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Mystery black man invades photos

You saw it first in Hawaii. A mysterious black man, apparently invisible except for his hand, invaded a family photo of Ann Dunham and her son Barack Obama. You’ve seen it before:

Now he’s back, only with Republican presidential candidate Jeb Bush in this official campaign photo!

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H/t to gorefan.

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The legal significance of Obama’s birth certificate PDF

Computer scientist David Kriesel concludes that using the PDF file of Obama’s birth certificate in court is problematic because the Xerox 7655 does pattern matching to replace parts of the image with similar things from other parts of the image, thereby not creating a 100% true copy. In fact, these machines have been known to replace one character with another!

Birthers, of course, conclude that human forgery is the cause of the quirks in the PDF document rather than an algorithmic process.

This fascinating story of how a corporate giant deals with errors in its software is seasoned with actual images from Obama’s birth certificate (and even a shout out to Reality Check’s blog).

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Joshua Bender has never been to Florida, or so he says

Joshua Bender is an attorney for the ACLU who is one of the attorneys who is prosecuting the case of Melendres v. Arpaio in Arizona. Dennis Montgomery is suing Joshua Bender, the ACLU, et al. for defamation; the lawsuit is filed in Florida where Montgomery lives, along with his attorney Larry Klayman (presumably not together), or so the suit alleges.

This article’s title was inspired by the declaration of Mr. Bender in the Dennis Montgomery v. ACLU lawsuit, which seems intended to provide support for a claim that the Florida court lacks jurisdiction over him. Mr. Bender’s declaration was filed along with a motion to dismiss for “lack of personal jurisdiction, improper venue, and failure to state a claim.”1 The ACLU has requested that oral arguments be heard.

The defamation claim rests on the fact that an ACLU attorney (not Bender) used the phrase “con man” referring to Montgomery to a New York Times reporter who subsequently published it. The ACLU plays the opening Google/Wikipedia defense, saying:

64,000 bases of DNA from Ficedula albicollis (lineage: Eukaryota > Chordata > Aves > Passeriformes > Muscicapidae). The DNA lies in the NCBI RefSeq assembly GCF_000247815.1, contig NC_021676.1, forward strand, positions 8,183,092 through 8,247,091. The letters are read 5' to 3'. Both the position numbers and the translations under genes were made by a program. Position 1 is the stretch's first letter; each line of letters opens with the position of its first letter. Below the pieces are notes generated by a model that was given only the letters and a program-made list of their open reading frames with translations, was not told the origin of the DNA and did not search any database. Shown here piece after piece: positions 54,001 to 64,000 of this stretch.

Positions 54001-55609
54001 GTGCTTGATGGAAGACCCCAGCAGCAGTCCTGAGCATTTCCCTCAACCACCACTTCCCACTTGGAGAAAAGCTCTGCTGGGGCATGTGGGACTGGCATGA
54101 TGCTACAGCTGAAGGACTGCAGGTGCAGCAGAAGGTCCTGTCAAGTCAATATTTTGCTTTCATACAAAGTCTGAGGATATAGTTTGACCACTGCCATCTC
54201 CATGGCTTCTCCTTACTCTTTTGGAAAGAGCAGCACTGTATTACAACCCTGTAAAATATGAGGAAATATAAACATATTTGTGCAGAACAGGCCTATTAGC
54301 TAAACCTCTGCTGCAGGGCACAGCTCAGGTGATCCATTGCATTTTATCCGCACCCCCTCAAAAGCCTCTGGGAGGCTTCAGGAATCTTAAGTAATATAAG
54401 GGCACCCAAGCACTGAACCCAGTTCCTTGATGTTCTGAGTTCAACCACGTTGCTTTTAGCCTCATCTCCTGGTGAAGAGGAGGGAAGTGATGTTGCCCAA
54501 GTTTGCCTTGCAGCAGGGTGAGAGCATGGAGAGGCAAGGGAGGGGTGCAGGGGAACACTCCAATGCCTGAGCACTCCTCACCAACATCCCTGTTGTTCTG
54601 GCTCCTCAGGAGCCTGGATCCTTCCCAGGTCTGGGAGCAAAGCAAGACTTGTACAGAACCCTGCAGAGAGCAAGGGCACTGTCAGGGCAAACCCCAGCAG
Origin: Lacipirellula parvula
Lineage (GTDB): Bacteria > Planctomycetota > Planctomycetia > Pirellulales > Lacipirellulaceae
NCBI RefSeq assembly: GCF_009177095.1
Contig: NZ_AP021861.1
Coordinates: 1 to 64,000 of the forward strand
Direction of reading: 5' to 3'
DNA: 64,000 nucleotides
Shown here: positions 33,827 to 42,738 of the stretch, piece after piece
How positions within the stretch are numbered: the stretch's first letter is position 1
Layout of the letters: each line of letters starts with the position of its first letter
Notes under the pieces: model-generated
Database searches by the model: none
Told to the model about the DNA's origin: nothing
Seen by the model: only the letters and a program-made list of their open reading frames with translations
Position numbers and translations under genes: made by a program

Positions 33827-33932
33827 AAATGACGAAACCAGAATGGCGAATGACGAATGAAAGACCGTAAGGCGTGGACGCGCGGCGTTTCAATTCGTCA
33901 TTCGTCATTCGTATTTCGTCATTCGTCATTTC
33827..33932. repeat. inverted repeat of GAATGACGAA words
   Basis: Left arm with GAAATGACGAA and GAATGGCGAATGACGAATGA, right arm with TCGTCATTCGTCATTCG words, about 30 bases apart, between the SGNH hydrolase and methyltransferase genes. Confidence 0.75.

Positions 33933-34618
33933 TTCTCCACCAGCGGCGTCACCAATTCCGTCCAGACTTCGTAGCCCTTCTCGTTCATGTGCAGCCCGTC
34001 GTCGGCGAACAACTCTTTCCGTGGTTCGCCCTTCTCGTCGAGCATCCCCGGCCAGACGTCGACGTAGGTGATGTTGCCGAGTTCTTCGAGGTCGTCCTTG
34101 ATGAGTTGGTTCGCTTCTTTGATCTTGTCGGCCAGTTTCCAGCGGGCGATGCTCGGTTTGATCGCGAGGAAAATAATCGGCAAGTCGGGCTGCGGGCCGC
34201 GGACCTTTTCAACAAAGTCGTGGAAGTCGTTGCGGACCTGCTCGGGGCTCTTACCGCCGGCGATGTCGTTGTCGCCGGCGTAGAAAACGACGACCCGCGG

The very first hit on a Google search for the plaintiff “Dennis Montgomery” is a Wikipedia entry quoting his own attorney as calling him a “con artist” and “habitual liar engaged in fraud” …

In the meantime, Joshua Bender has petitioned the Court in Phoenix to withdraw from the Melendres case.

For background on the lawsuit, see my article: “Montgomery sues ACLU.”


1We learn in the ACLU motion that Michael German is not an attorney, a point in question in the discussion of my previous article.

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Close the door behind you

I think it worth highlighting an article at Think Progress titled: “How Many Candidates Have ‘Taken  Advantage’ of Birthright Citizenship, but Oppose It?

The article talks about the usual subjects, Cruz, Rubio, Jindal and Santorum. What’s interesting is some others mentioned, including Ben Carson because without the 14th Amendment (or a reversal of the Dred Scott decision) Dr. Carson would not even be a citizen of the United States today. They even take a swipe at Donald Trump.

Read more:

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Digital analysis of birther image

Four years ago I published an image of the birther named Donald Trump, and labeled it: Donald Trump’s "presidential timber." You can see Trump making a face that looks to me like he is beginning to say a word beginning with “F” and has a finger extended.

At the time, I thought that Mr. Trump was extending his middle finger in a gesture widely associated with a word that begins with the letter “F,” but since then I have performed an analysis of the finger (a “digital” analysis if you will) and arrived at a different conclusion.

Before presenting the analysis, I present a word on terminology used in this article:

Image credit: somewhere on the Internet

Using Google image search, I was able to locate a higher-resolution version of the Trump image at Salon.com.

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Here it is clear that the middle finger is in front of the extended finger, meaning that the extended finger is the index finger. It may be that the “F” word being spoken is “Fired” as in the trademark Trump phrase, “You’re fired!”

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How do you get your ex-boyfriend in trouble?

You mail an envelope containing cornstarch to the Maricopa County Sheriff’s Office and put his return address on the envelope.

Only it didn’t quite work out that way. It was previously reported that the MCSO went into lock down Friday when the white-powder-filled envelope was discovered (later reports said that only one floor of the building was evacuated), but it isn’t the ex-boyfriend who is under arrest, but the ex-girlfriend, who has confessed to the prank under threat of being forced to watch the Cold Case Posse’s second press conference repeatedly until she did. Read more at ABC News 15.

This incident reminds me of another where an inoperable black powder bomb was mailed to the sheriff in an attempt to cause trouble for a former business partner. Here’s that story.

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